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Appl Plant Sci. 2018 Feb 28;6(2):e1024. doi: 10.1002/aps3.1024. eCollection 2018 Feb.

Herbarium data: Global biodiversity and societal botanical needs for novel research.

Author information

1
National Herbarium of New South Wales Royal Botanic Gardens and Domain Trust Mrs Macquaries Road Sydney New South Wales 2000 Australia.
2
Florida Museum of Natural History University of Florida Gainesville Florida 32611 USA.
3
Atlas of Living Australia CSIRO Clunies Ross Street Acton Australia Capital Territory 2601 Australia.
4
Australian Biodiversity Information Services Ballan Victoria 3342 Australia.
5
iDigBio Florida State University Tallahassee Florida 32306 USA.
6
Advanced Computing and Information Systems University of Florida Gainesville Florida 32611 USA.

Abstract

Building on centuries of research based on herbarium specimens gathered through time and around the globe, a new era of discovery, synthesis, and prediction using digitized collections data has begun. This paper provides an overview of how aggregated, open access botanical and associated biological, environmental, and ecological data sets, from genes to the ecosystem, can be used to document the impacts of global change on communities, organisms, and society; predict future impacts; and help to drive the remediation of change. Advocacy for botanical collections and their expansion is needed, including ongoing digitization and online publishing. The addition of non-traditional digitized data fields, user annotation capability, and born-digital field data collection enables the rapid access of rich, digitally available data sets for research, education, informed decision-making, and other scholarly and creative activities. Researchers are receiving enormous benefits from data aggregators including the Global Biodiversity Information Facility (GBIF), Integrated Digitized Biocollections (iDigBio), the Atlas of Living Australia (ALA), and the Biodiversity Heritage Library (BHL), but effective collaboration around data infrastructures is needed when working with large and disparate data sets. Tools for data discovery, visualization, analysis, and skills training are increasingly important for inspiring novel research that improves the intrinsic value of physical and digital botanical collections.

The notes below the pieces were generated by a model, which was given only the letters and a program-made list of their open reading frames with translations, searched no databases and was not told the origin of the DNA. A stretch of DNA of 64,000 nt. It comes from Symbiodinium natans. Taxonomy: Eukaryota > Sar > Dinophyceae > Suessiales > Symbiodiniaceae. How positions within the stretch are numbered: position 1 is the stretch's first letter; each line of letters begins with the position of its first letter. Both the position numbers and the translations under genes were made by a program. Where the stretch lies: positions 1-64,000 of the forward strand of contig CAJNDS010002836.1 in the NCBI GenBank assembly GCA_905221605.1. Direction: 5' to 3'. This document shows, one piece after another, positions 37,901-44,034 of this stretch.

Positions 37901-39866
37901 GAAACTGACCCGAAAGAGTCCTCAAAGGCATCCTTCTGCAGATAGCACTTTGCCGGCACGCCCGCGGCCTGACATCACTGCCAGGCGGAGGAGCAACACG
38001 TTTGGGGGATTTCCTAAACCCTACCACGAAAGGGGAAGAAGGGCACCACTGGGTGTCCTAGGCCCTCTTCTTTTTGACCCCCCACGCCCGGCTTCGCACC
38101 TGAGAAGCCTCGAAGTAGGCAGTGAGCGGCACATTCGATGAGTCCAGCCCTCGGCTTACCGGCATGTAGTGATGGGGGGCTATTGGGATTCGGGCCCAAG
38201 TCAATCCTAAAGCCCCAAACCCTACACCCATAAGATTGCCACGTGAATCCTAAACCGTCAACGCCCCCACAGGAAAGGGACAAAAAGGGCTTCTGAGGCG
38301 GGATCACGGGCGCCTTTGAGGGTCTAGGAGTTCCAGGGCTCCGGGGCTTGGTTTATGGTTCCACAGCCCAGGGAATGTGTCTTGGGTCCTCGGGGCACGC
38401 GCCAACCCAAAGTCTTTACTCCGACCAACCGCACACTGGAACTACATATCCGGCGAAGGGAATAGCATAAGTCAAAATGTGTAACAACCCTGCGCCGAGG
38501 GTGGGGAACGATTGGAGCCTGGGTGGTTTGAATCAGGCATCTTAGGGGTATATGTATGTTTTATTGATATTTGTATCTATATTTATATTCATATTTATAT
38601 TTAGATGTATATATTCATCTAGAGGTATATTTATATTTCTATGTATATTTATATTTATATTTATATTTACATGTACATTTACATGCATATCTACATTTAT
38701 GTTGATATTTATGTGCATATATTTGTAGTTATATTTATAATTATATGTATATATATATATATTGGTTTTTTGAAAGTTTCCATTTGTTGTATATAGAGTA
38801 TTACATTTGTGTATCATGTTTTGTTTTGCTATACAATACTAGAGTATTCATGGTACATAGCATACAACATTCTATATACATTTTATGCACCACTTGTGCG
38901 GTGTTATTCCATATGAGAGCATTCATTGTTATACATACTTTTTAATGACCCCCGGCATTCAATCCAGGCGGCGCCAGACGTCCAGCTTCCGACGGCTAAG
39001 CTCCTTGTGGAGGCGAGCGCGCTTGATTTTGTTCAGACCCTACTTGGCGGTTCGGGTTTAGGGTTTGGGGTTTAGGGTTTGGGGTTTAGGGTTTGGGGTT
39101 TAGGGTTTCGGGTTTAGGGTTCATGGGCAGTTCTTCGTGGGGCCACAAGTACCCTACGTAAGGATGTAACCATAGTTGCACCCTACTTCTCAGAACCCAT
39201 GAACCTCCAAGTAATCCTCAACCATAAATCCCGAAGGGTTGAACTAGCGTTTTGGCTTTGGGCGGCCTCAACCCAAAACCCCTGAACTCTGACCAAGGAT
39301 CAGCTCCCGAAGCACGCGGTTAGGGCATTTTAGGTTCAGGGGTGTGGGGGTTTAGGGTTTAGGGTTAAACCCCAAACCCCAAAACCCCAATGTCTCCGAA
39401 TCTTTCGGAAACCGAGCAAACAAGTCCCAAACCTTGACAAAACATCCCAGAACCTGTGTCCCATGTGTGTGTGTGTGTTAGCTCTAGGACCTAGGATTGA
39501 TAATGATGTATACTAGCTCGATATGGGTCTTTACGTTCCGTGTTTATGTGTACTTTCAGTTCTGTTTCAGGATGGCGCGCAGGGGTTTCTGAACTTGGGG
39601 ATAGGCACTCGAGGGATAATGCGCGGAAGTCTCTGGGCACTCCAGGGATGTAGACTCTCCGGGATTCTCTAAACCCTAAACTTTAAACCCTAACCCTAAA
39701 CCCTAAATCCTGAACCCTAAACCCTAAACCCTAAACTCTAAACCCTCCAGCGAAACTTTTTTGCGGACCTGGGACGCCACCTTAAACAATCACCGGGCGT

KEYWORDS:

biodiversity data; biodiversity standards; global change; herbarium collections; informatics

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